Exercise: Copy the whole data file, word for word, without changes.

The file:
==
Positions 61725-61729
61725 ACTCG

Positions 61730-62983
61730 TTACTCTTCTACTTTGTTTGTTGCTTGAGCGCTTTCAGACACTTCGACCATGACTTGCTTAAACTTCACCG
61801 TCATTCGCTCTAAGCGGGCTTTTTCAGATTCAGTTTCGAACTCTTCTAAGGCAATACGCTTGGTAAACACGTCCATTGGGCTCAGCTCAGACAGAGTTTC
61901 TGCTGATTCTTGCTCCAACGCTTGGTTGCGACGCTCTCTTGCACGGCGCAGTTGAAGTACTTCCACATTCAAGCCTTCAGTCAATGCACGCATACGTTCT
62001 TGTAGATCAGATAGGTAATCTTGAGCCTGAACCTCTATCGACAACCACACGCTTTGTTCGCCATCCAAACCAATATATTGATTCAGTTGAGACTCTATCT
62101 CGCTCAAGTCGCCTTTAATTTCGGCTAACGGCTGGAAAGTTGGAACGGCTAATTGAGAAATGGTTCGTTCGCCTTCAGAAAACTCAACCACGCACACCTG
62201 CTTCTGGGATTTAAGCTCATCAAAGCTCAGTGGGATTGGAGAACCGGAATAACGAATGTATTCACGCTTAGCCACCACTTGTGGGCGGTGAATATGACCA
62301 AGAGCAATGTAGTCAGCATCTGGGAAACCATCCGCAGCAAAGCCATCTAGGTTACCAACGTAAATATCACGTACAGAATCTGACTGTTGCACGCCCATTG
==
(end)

Positions 61725-61729
61725 ACTCG

Positions 61730-62983
61730 TTACTCTTCTACTTTGTTTGTTGCTTGAGCGCTTTCAGACACTTCGACCATGACTTGCTTAAACTTCACCG
61801 TCATTCGCTCTAAGCGGGCTTTTTCAGATTCAGTTTCGAACTCTTCTAAGGCAATACGCTTGGTAAACACGTCCATTGGGCTCAGCTCAGACAGAGTTTC
61901 TGCTGATTCTTGCTCCAACGCTTGGTTGCGACGCTCTCTTGCACGGCGCAGTTGAAGTACTTCCACATTCAAGCCTTCAGTCAATGCACGCATACGTTCT
62001 TGTAGATCAGATAGGTAATCTTGAGCCTGAACCTCTATCGACAACCACACGCTTTGTTCGCCATCCAAACCAATATATTGATTCAGTTGAGACTCTATCT
62101 CGCTCAAGTCGCCTTTAATTTCGGCTAACGGCTGGAAAGTTGGAACGGCTAATTGAGAAATGGTTCGTTCGCCTTCAGAAAACTCAACCACGCACACCTG
62201 CTTCTGGGATTTAAGCTCATCAAAGCTCAGTGGGATTGGAGAACCGGAATAACGAATGTATTCACGCTTAGCCACCACTTGTGGGCGGTGAATATGACCA
62301 AGAGCAATGTAGTCAGCATCTGGGAAACCATCCGCAGCAAAGCCATCTAGGTTACCAACGTAAATATCACGTACAGAATCTGACTGTTGCACGCCCATTG